Rich Lister Robert ‘Bob’ Oatley has died from illness, aged 87.
The owner of race-winning yacht Wild Oats XI, Oatley made his fortune in winemaking and in 2014 was made an Officer of the Order of Australia for his services to the Australian wine and tourism industries.
Forbes ranked Oatley as the 34th richest person in Australia this year, with an estimated net worth of $910 million.
Oatley started his business life as an exporter of Papua New Guinean coffee and cocoa beans, and he founded Rosemount Estates wine company in 1969 in the Hunter Valley.
He sold the venture to Southcorp in 2001, in a deal valued at the time to be worth $1.4 billion.
Still involved in the winemaking business, Oatley also had his own wine label, Robert Oatley Vineyards and together with his family, owned Queensland’s Hamilton Island, which he bought for $200 million in 2003.
The Oatley family said in a statement it was with “profound sadness” that they announce Oatley’s death.
“Known affectionately as Bob, he was a proud and passionate Australian recognised for his outstanding contributions to the Australian wine, tourism, coffee, sailing and thoroughbred horse industries,” the Oatley family said.
“Bob was also well-recognised as a philanthropist who supported Australian Olympic activities, medical research and the arts.”
Oatley is survived by his wife Valerie, his three children Sandy, Ian and Ros Oatley, seven grandchildren and eight great-grandchildren.
Here’s three lessons from how Oatley made his fortune:
1. Diversify your investments
While Oatley and his family amassed most of their wealth in the wine business, he is well-known for investing in a range of industries.
Since buying Hamilton Island out of receivership in 2003, the Oatley family has invested $300 million in rebuilding the Australian holiday destination, which earns revenue of $250 million a year.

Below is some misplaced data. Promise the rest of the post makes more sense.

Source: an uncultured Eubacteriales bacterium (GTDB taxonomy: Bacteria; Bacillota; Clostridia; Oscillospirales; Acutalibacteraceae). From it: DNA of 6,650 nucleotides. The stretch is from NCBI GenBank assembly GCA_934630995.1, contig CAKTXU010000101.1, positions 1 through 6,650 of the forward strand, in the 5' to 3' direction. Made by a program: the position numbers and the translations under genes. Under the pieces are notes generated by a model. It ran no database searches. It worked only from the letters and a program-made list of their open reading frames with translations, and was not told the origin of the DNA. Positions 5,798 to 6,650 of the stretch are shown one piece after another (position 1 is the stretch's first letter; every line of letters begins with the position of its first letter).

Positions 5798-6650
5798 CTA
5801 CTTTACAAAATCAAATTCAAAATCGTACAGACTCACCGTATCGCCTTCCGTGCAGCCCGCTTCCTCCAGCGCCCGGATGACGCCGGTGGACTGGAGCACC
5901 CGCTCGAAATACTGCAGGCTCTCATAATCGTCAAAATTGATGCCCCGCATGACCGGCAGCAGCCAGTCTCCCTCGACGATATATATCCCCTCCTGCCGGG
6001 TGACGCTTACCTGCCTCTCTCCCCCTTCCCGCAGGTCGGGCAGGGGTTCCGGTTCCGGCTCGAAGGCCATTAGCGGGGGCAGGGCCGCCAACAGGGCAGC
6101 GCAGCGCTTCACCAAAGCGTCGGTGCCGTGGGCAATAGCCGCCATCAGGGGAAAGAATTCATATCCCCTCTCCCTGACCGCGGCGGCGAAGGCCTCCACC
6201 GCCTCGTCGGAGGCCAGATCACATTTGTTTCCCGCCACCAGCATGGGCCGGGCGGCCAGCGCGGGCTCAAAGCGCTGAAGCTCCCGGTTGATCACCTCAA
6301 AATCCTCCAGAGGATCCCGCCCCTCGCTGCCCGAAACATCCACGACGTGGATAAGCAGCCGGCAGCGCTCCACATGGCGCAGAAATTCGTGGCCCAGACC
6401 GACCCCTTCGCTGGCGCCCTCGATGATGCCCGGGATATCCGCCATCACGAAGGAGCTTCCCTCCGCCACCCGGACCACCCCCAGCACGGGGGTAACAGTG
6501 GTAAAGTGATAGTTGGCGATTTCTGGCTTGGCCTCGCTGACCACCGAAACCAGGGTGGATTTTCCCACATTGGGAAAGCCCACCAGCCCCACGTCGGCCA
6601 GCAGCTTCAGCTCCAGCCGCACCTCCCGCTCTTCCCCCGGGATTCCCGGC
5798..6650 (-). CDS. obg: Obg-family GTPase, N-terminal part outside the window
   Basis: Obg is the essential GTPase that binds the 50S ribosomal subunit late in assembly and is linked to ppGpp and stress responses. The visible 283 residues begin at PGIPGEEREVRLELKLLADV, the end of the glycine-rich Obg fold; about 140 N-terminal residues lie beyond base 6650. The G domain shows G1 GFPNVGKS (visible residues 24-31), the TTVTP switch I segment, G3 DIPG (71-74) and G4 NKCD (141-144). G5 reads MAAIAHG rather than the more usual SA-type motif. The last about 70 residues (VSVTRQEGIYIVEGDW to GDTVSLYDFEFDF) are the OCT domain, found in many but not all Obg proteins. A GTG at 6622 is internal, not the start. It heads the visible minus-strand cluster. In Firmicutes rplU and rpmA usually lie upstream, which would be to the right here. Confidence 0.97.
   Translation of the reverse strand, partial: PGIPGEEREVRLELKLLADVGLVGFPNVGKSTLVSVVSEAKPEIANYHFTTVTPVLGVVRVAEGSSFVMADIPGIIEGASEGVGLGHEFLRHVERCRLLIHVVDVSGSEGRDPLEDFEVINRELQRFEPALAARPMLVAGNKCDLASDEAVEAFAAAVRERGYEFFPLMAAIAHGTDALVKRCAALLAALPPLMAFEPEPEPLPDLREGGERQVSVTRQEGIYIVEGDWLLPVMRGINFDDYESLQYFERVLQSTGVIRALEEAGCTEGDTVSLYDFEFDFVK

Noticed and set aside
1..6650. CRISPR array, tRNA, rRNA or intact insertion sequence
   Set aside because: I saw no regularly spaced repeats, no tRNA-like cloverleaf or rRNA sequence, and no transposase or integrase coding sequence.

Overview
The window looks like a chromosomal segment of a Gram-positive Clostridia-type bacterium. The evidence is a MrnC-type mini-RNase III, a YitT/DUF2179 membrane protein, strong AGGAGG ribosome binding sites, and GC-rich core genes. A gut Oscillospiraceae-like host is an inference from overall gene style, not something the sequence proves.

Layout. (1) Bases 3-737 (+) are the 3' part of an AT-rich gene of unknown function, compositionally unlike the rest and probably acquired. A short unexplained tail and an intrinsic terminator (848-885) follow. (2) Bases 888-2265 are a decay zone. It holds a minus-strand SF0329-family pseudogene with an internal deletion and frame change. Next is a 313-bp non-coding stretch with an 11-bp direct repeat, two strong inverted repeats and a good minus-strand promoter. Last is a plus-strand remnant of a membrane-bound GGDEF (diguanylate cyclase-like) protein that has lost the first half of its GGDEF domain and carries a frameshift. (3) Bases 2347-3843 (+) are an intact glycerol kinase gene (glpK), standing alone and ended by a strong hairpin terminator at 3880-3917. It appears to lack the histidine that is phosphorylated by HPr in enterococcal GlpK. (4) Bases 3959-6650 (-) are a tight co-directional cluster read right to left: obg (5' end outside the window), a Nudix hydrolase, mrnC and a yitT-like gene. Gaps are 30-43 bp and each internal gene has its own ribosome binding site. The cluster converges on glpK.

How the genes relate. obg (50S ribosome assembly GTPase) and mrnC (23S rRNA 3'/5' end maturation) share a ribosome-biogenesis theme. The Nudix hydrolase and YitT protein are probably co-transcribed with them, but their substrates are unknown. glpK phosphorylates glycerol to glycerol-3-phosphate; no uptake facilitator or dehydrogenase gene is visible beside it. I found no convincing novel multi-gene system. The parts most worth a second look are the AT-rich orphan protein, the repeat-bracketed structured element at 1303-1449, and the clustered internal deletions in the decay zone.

According to the ABC, Oatley also owned retirement homes and several property investments, including Sydney mansion Finisterre, property at Mudgee in New South Wales and a villa in Sardinia in Italy.
2. Develop and trust your closest advisers
Oatley was intensely private and rarely gave interviews, but those who worked for him have given insights into how the businessman surrounded himself with people he trusted absolutely.
In an interview with Good Weekend in 2007 Chris Hancock, who was former Rosemount managing director and deputy executive chairman of Oatley Wines, described Oatley’s approach.
“Bob has always had very close, long-term colleagues who have always looked after his private interests – I’m talking about people he has known for 40, 50 years,” said Hancock, who had worked for Oatley for more than 30 years.
“They’re very high level in finance and law. He trusts them absolutely.”
3. Invest emotionally in your business
Hancock described Oatley as a “very instinctive businessman” who became “very emotionally involved” in his businesses.
“He’s not a detached manager by any means,” Hancock said in 2007.
“He’s my best wine critic. I get enormous feedback from him. He understands intricate detail – how vines grow, what vines need, all that sort of thing.”
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